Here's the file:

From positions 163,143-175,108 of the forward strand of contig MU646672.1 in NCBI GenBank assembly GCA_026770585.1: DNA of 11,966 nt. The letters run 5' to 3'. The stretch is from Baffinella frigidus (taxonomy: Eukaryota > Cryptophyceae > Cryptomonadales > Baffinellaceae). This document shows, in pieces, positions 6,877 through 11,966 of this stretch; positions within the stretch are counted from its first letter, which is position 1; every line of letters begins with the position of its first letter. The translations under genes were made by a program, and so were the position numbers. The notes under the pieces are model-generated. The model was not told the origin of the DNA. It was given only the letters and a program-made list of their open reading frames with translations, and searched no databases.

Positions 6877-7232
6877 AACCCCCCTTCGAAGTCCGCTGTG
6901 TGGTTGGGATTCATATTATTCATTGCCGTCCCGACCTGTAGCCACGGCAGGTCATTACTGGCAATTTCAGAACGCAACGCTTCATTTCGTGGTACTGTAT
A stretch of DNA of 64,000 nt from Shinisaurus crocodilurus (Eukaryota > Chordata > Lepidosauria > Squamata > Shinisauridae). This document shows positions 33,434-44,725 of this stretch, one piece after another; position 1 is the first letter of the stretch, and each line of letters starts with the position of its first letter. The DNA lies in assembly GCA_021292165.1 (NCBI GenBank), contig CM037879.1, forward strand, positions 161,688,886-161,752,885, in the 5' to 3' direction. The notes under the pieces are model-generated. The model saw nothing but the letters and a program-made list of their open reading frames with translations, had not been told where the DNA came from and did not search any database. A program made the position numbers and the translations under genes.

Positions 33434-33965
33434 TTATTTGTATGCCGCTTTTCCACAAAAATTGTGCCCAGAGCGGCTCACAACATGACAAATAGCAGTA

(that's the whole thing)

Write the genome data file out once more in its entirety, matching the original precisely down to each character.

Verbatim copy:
From positions 163,143-175,108 of the forward strand of contig MU646672.1 in NCBI GenBank assembly GCA_026770585.1: DNA of 11,966 nt. The letters run 5' to 3'. The stretch is from Baffinella frigidus (taxonomy: Eukaryota > Cryptophyceae > Cryptomonadales > Baffinellaceae). This document shows, in pieces, positions 6,877 through 11,966 of this stretch; positions within the stretch are counted from its first letter, which is position 1; every line of letters begins with the position of its first letter. The translations under genes were made by a program, and so were the position numbers. The notes under the pieces are model-generated. The model was not told the origin of the DNA. It was given only the letters and a program-made list of their open reading frames with translations, and searched no databases.

Positions 6877-7232
6877 AACCCCCCTTCGAAGTCCGCTGTG
6901 TGGTTGGGATTCATATTATTCATTGCCGTCCCGACCTGTAGCCACGGCAGGTCATTACTGGCAATTTCAGAACGCAACGCTTCATTTCGTGGTACTGTAT
A stretch of DNA of 64,000 nt from Shinisaurus crocodilurus (Eukaryota > Chordata > Lepidosauria > Squamata > Shinisauridae). This document shows positions 33,434-44,725 of this stretch, one piece after another; position 1 is the first letter of the stretch, and each line of letters starts with the position of its first letter. The DNA lies in assembly GCA_021292165.1 (NCBI GenBank), contig CM037879.1, forward strand, positions 161,688,886-161,752,885, in the 5' to 3' direction. The notes under the pieces are model-generated. The model saw nothing but the letters and a program-made list of their open reading frames with translations, had not been told where the DNA came from and did not search any database. A program made the position numbers and the translations under genes.

Positions 33434-33965
33434 TTATTTGTATGCCGCTTTTCCACAAAAATTGTGCCCAGAGCGGCTCACAACATGACAAATAGCAGTA